Turquoise, teal and blue floral top: BurdaStyle 08/2012 #147

Yes that was a new top under my coat in my last blog post! Well spotted M of Nonsuch.

I had originally pulled out the fabric to use as lining for this coat. It’a been in my stash from before children (my eldest ‘child’, Felicity, is 24). The colours work well with my coat fabric and I liked the idea of a patterned lining.

Then my 24 year old pointed out it was too nice for lining. I knew that! But she was right!

Thus the plan was born for a patterned top to wear with the boucle striped coat rather than lining the coat with it !

And in my ongoing theme of sewing patterns from Burda magazines from the last decade, I chose this pattern from 2012:

Images from German Burda website

I made a size 46 despite reviews that it ran a bit small because my fabric was a stretch polyester. I also didn’t cut the neck ties on the bias, again because it was a slippery stretch fabric. The sizing and the ties turned out fine. it could be snug in a non stretch though – the reviews were right.

The construction was straightforward except for the right angle seams which required a bit more attention. I fused squares of very light weight interfacing to the corners and stay stitched before I sewed the seams. That makes clipping to the stitching line before you stitch it a bit less hair raising.

I forgot to raise the bust darts – a standard change I usually need to make because I’m short waisted. Luckily the busy print means this only obvious when I point it out!

I made the cuffs 2 cm longer and interfaced the cuffs with a poly organza but didn’t interface the neck facing, apart from a square at the point. They both turned out fine, although slippery polyester organza inside slippery polyester stretch fabric probably wasn’t the smartest move for the cuffs. A simple woven cotton would’ve been better.

I was delighted to be able to use some mustardy yellow glass buttons in my stash These were my mothers or grandmothers – inherited stash from a long line of sewists! And I love how they look on my cuffs.

I’m unconvinced the length of this top is right. It’s too long to wear untucked with the coat because it’s longer than the coat (yes I am still asking myself why I didn’t measure it up and work this out before I hemmed it).

I don’t think this length works with an above knee length skirt (as below) and it doesn’t look any better with leggings or trousers. Something is wrong with the proportions on me. Even in my highest heels.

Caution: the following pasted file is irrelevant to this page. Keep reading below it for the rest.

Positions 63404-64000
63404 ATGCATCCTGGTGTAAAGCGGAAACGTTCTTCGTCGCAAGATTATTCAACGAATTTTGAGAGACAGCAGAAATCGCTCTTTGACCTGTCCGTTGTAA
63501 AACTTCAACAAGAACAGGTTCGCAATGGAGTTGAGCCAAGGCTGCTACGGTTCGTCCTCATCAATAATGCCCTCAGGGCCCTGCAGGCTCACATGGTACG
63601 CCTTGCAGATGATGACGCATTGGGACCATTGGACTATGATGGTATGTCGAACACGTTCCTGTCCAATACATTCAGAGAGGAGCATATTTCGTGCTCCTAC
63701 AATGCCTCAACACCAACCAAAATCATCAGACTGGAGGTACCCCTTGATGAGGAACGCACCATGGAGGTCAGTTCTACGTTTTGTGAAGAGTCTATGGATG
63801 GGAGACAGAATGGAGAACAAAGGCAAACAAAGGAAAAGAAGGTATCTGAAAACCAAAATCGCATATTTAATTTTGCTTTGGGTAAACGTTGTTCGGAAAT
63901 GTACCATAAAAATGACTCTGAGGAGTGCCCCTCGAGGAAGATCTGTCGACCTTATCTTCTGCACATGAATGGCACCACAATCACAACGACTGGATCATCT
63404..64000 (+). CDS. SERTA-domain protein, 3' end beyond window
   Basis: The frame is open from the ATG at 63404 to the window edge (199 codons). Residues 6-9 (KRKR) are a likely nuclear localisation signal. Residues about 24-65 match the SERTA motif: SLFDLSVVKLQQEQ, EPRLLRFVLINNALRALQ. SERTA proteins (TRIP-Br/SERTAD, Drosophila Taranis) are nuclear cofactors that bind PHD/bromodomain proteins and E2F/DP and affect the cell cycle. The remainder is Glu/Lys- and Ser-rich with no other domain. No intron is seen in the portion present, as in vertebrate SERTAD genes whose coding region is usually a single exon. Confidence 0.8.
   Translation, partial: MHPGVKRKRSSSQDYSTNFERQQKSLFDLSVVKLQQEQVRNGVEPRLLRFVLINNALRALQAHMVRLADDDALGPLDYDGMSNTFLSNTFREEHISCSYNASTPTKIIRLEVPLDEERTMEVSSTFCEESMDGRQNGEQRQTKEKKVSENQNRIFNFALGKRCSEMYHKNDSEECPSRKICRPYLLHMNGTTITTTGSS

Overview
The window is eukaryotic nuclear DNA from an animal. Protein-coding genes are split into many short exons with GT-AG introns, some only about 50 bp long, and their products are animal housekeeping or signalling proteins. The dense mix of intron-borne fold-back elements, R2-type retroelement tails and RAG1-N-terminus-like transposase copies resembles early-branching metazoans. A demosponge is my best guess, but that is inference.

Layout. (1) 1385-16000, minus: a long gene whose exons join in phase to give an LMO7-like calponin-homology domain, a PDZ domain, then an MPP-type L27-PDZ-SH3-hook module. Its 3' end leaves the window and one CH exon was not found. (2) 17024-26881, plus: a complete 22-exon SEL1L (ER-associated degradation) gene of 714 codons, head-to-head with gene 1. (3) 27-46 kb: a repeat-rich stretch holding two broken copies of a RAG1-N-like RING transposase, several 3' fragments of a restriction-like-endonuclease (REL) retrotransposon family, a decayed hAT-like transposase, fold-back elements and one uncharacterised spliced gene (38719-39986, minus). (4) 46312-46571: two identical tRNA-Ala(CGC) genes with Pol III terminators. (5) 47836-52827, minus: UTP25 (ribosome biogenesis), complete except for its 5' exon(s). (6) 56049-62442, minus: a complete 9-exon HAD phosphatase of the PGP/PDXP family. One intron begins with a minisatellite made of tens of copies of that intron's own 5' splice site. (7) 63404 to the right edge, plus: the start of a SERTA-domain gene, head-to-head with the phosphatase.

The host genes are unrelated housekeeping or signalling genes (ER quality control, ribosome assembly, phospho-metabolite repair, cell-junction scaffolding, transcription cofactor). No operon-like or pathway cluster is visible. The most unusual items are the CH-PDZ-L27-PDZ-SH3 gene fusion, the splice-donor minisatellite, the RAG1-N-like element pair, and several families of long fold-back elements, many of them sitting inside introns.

It looks particularly bad with a knee length skirt

I like it a lot better tucked in. And then all that extra length makes no sense.

Keeping it real- wrinkled skirt after a morning of sitting

The skirt is new too!

I had a remnant of a light cashmere wool coating in turquoise that coordinated perfectly with the top and the coat.

It’s really glorious fabric. So I made a simplified version of BurdaStyle 09/2008 #136 – no double yoke, no pockets and no hem tucks. I pegged the side seams in about half the amount the tucks would’ve taken them in. I added a centre front seam because I felt I’d oversimplified it too much. Size 46 waist and 48 hips. It’s a bit loose through the waist but the ease makes it very easy to wear.

The yoke was lined with a lighter weight wool blend remnant and the skirt lined with acetate lining that was yet another remnant! Stash busting at its finest. Slow fashion label from KATM seems very appropriate..

These are my favourite colours so I am very happy with this outfit and all the individual elements (except that the top which needs to be 14 cm shorter! Oh and those bust darts! I still love it though..)

There’s also something very satisfying about much loved fabrics in the stash being successfully transformed into garments and moving into my wardrobe.

Doesn’t always happen… so I’m enjoying it whilst I can.

Striped teal and mustard coat: Burdastyle 09/2008 #133

After the success of the ‘Valentino red’ jacket I was ready to try the other version that Burda offered – full length sleeves, longer length and a stand collar.

from https://burdastyle.ru/vikroyki/zhakety/mekhovoy-zhaket-burda-2008-9-133/

Burda made their version in a fake fur. I had a knit boucle from emmaonesock waiting in my stash to be used.

Same same but different. Maybe? I really loved the boucle but strode in undeterred by possible failure! Like much of my sewing…

Why was I worried? Worked out fine!

I interfaced the yoke, the back, the stand collar, the pocket flaps and around the armscyes as previously but, apart from folding out both the neck and bust darts, treated the knit as if it was a woven.

Upgraded to a standard sized iron for fusing interfacing!

The stand collar seems a bit high for short waisted and short necked me, so I took about 1 cm of the height of the stand collar. It’s still quire substantial.

Loving how my label matches the teal in the fabric

And continuing in the theme of treating the knot like a woven, I lined the coat with a black non stretch woven lining and faced the front edges and neck with a black linen nylon woven.

The facing being in a plain black fabric was mainly because of fabric restrictions. But it was probably a good idea, even if I had enough fabric, because it reduced bulk.

I backed the pocket flaps with this same plain black woven too. For the same reason. the pockets are also in this plain black woven fabric

All the seam edges were overlocked and then hand sewn flat (apart from the armscyes and the pocket openings). I was trying to ensure all the seams remained as flat as possible in this crazy fabric.

Lots of hand sewing love in this garment!

Buttonholes? Don’t be crazy I told myself! Use big snaps instead! But the only big snaps I could access in black were not very black.